# Creating separate linear model for every combination(/interaction) of factors

I'm trying to do a simple linear regression on my data frame that looks something like what follows. The actual data set has more factors and more predictors (x's) all trying to predict y.

``````f1 f2 x y
x  a  1 3.3
x  a  2 3.2
x  a  3 3.04
x  b  1 4.5
x  b  2 4.9
x  b  3 8
y  a  1 20.1
y  a  2 20.3
y  a  3 21.9
y  b  1 101.2
y  b  2 201.8
y  b  3 332.8
``````

Notice, for every combination of f1 & f2 the trends vary. What I want to do is build a lm model for each combination of f1 & f2, store it in some kind of list and then when I call predict, I should be able to use the appropriate model and predict y based on x. I think I should use ldply to create a list of models, as shown below

``````lm.model.list = ldply(x,.(f1,f2),function(x) {
fit = lm(x\$y ~ x\$x)
return(fit)
}
``````

This gives an error,

``````Error: attempt to apply non-function
``````

Also, assume I get it all into a list, how do I work with predict after that?

edit: I realize I could use indicator variables for the factors in the modelling itself, but I want to avoid this.

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I don't understand why you would fit a separate model to each subset of your data. Isn't that what interaction terms are for? –  joran Dec 2 '12 at 21:25
Interaction between two predictors A & B would model if A & B combined is different from A and B combined linearly. Also, I would like to extend learnings from here for other models, say neural networks (eg) –  broccoli Dec 2 '12 at 21:33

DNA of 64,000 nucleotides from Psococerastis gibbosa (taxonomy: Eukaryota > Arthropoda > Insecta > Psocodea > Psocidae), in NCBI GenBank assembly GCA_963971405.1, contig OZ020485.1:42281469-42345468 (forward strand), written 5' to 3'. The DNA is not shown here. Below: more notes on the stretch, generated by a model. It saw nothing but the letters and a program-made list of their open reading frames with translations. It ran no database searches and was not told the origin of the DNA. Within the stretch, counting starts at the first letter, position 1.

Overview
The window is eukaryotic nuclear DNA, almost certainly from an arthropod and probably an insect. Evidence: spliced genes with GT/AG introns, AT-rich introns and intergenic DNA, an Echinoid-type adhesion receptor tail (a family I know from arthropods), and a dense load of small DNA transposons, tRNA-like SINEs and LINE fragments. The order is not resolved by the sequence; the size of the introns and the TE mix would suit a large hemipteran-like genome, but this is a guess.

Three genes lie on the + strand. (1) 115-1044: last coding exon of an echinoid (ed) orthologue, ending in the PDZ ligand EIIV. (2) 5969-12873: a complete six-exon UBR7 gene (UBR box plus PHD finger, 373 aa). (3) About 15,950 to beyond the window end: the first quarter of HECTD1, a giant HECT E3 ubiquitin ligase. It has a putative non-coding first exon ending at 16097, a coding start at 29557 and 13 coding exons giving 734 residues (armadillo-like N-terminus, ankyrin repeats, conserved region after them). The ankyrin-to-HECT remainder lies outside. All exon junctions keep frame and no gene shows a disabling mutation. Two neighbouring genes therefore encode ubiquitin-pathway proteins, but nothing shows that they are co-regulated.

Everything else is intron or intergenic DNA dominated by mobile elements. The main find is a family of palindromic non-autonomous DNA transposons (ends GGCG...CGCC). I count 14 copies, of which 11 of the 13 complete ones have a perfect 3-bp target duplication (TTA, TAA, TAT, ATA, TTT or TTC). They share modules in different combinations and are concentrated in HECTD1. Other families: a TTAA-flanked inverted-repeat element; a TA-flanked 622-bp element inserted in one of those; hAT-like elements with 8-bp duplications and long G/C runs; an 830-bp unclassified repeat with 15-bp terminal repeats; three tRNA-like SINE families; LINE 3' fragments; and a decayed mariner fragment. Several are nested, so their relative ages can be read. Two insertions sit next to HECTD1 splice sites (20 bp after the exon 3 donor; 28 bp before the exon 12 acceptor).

Maybe `dlply` rather than `ldply`? –  joran Dec 2 '12 at 21:37
Yes, dlply typo in code. But how do I deal with predict? –  broccoli Dec 2 '12 at 21:46
Read about interaction of factors. Separate models is generally not the way to go; if you believe there is association of factors/correlation of or nonlinear behavior of response variable, then look into those. e.g. `I(x**2)` and `sqrt(x)` terms. But in this case, you can see the x:b case is nonlinear: `(1,4.5), (2,4.9), (3,8)`. The (3,8) is either severely nonlinear or an anomaly. –  smci Jul 27 at 3:55

``````fit <- lm(y ~ x+ f1*f2, data=dfrm)
This will give a different prediction for each level of the interaction of f1 with f2. It's just one model but could be "queried" for predictions with the `predict` function using any desired combo of f1 and f2. You should look at ?formula and spend some time understanding how linear models get interpreted.
But look at the x:b case, it's severely nonlinear: `(1,4.5), (2,4.9), (3,8)`. The (3,8) is either severely nonlinear or an anomaly –  smci Jul 27 at 3:56
The x.b case clearly either has an anomaly at `(3,8)` or else involves a very sharp nonlinearity to fit to 4.5,4.9,8 (in whch case they do need separate models). –  smci Jul 27 at 7:38